Kingsley goes green

 

© Penguin Books

 

And here’s another re-posting in anticipation of Halloween, one that originally appeared on this blog seven years ago.  This time, I offer my thoughts on Kingsley Amis’s ghostly novel of 1969, The Green Man.

 

I can claim to be neither an expert on nor a fan of Kingsley Amis.  While I’ve enthusiastically worked my way through the fiction of several of his contemporaries – Anthony Burgess, William Golding, Graham Greene – until recently I’d read only a couple of Amis’s short stories and one of his books, Lucky Jim.  The latter was an early (1954) example of the literary sub-genre now known as the ‘campus novel’ and I have to say I found it pretty dated and unfunny.

 

I suspect the main reason for my aversion to Kingsley Amis, though, is the persona he projected when he was alive.  He didn’t seem like a nice piece of work and so I rarely felt an urge to dip into his writing.  In the 1950s he trumpeted his support for the Labour Party but by the 1980s he’d become an enthusiastic fan of Mrs Thatcher.  He seemed to me pretty typical of people whose politics undergo a severe rightward turn during their lifetimes.  Socialist egalitarianism and liberal permissiveness are great things when you have youth, and a lack of material possessions, on your side.  But when you reach a point in your life when you’re too old, and too moneyed, to benefit from them  any longer, and when a younger, upstart generation arrives on the scene with their own ideas about how to do things, it’s time to change into a reactionary old fart and whinge about other people being radical in a way you once were yourself.

 

But far worse than Amis’s Conservatism was the fact that in later years he seemed unashamedly anti-Semitic, racist and misogynistic.  I’ve read an interview with his long-suffering second wife Elizabeth Jane Howard in which she, rather gallantly, blamed much of that nastiness not on Amis but on his fondness for alcohol.  In other words, his odiousness was really just the drink speaking.  However, I can’t help thinking of an old saying they have in Northern Ireland: “If it’s not in you when you’re sober, it won’t come out of you when you’re drunk.”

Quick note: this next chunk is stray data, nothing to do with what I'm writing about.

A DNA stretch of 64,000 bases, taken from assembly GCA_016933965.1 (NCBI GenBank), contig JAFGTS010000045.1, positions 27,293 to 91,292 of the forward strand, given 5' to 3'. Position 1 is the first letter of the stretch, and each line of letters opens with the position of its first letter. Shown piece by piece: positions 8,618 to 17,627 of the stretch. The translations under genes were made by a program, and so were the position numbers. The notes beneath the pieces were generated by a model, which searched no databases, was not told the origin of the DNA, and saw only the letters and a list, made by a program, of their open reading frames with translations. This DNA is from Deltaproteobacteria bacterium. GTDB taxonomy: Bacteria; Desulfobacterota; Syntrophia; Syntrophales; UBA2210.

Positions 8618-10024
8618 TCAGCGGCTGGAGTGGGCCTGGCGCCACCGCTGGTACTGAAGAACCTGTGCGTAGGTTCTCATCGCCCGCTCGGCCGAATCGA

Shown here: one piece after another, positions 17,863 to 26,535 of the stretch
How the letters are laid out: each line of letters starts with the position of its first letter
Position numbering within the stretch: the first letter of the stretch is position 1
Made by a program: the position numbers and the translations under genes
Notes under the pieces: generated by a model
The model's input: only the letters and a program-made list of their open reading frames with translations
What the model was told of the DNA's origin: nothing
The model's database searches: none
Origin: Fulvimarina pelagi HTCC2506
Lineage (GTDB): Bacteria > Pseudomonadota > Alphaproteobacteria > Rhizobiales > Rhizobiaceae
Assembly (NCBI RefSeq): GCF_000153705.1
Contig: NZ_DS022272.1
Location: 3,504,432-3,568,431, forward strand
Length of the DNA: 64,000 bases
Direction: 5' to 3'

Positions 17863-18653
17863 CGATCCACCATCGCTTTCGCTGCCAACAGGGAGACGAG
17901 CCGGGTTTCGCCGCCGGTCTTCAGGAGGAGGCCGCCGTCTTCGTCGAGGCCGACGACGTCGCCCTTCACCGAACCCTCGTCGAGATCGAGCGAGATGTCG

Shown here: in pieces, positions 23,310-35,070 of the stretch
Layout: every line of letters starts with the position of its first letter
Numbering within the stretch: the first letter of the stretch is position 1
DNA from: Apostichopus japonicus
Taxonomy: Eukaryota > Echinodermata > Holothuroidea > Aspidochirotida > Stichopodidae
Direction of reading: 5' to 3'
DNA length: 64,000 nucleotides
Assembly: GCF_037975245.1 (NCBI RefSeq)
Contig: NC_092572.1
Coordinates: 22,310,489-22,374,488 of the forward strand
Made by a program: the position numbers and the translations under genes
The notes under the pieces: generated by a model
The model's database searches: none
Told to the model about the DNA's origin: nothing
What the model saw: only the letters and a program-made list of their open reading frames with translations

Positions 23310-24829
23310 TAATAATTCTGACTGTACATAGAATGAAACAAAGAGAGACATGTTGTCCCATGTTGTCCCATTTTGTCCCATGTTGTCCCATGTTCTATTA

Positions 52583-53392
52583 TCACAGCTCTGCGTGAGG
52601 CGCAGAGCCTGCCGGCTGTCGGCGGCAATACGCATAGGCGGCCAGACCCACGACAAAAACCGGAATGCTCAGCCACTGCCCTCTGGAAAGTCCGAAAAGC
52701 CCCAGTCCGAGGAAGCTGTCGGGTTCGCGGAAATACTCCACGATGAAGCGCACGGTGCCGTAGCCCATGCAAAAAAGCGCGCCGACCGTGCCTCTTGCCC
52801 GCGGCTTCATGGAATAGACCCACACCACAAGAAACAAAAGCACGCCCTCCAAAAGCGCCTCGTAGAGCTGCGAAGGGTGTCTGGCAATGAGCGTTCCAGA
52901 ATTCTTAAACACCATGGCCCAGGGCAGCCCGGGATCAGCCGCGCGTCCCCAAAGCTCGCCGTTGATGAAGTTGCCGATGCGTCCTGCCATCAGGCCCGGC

Still, I have one reason for liking Amis, and that’s because unlike nearly everyone else in Britain’s snobbish literary establishment at the time, he didn’t look down his nose at genre writing.  He was openly supportive of it and occasionally dabbled in it himself.  For example, Amis was one of Ian Fleming’s most heavyweight admirers and it’s fitting that, after Fleming’s passing, he was the first person to write a non-Fleming James Bond novel, Colonel Sun, which he published in 1968 under the pseudonym Robert Markham.

 

Amis was also a big fan of science fiction and in 1960 he wrote a critique of the genre, New Maps of Hell.  As J.G. Ballard noted, New Maps of Hell was important for science fiction’s development because Amis “threw open the gates of the ghetto, and ushered in a new audience which he almost singlehandedly recruited from those intelligent readers of general fiction who until then had considered science fiction on par with horror comics and pulp westerns.”  Predictably, though, the curmudgeonly Amis went off science fiction in the 1960s when younger sci-fi writers like Ballard, Brian Aldiss, Michael Moorcock, Roger Zelazny, Harlan Ellison and Thomas M. Disch started going all experimental and New Wave-y on him.  Before long, he was raging at how those whippersnappers had contaminated his beloved science fiction with horrible things like “pop music, hippie clothes and hairdos, pornography, reefers” and “tricks with typography, one-line chapters, strained metaphors, obscurities, obscenities, drugs, Oriental religions and left-wing politics.”

 

Amis seemed too to be interested in supernatural stories and in 1969 he tried his hand at writing one, a novel called The Green Man.  This has long been a neglected entry in Amis’s oeuvre, overshadowed by more prestigious books like Jake’s Thing (1978) and The Old Devils (1986), out of print and near impossible to find in bookshops.  It was, however, adapted into a three-part drama serial by the BBC in 1990, with the script written by none other than Malcolm Bradbury, an author whose own books like Eating People is Wrong (1959) and The History Man (1975) were examples of the campus novel that Amis had helped pioneer with Lucky Jim.  The TV version of The Green Man starred the splendid Albert Finney and it began with a memorable and grisly sequence that didn’t evoke Kingsley Amis, or Malcolm Bradbury, so much as it evoked Sam Raimi’s 1981 classic schlock-horror movie The Evil Dead.

 

© A&E Television Productions / BBC

 

Anyway, I enjoyed the televisual The Green Man so much that I made a mental note to set aside my prejudices against Amis and hunt down the original novel of The Green Man. It wasn’t until nearly a quarter-century later, however, that I noticed a new edition of The Green Man sitting on a shelf in a bookshop, bought it and finally got around to reading it.  So here are my thoughts about this particular foray by Kingsley Amis into the realms of the paranormal and macabre.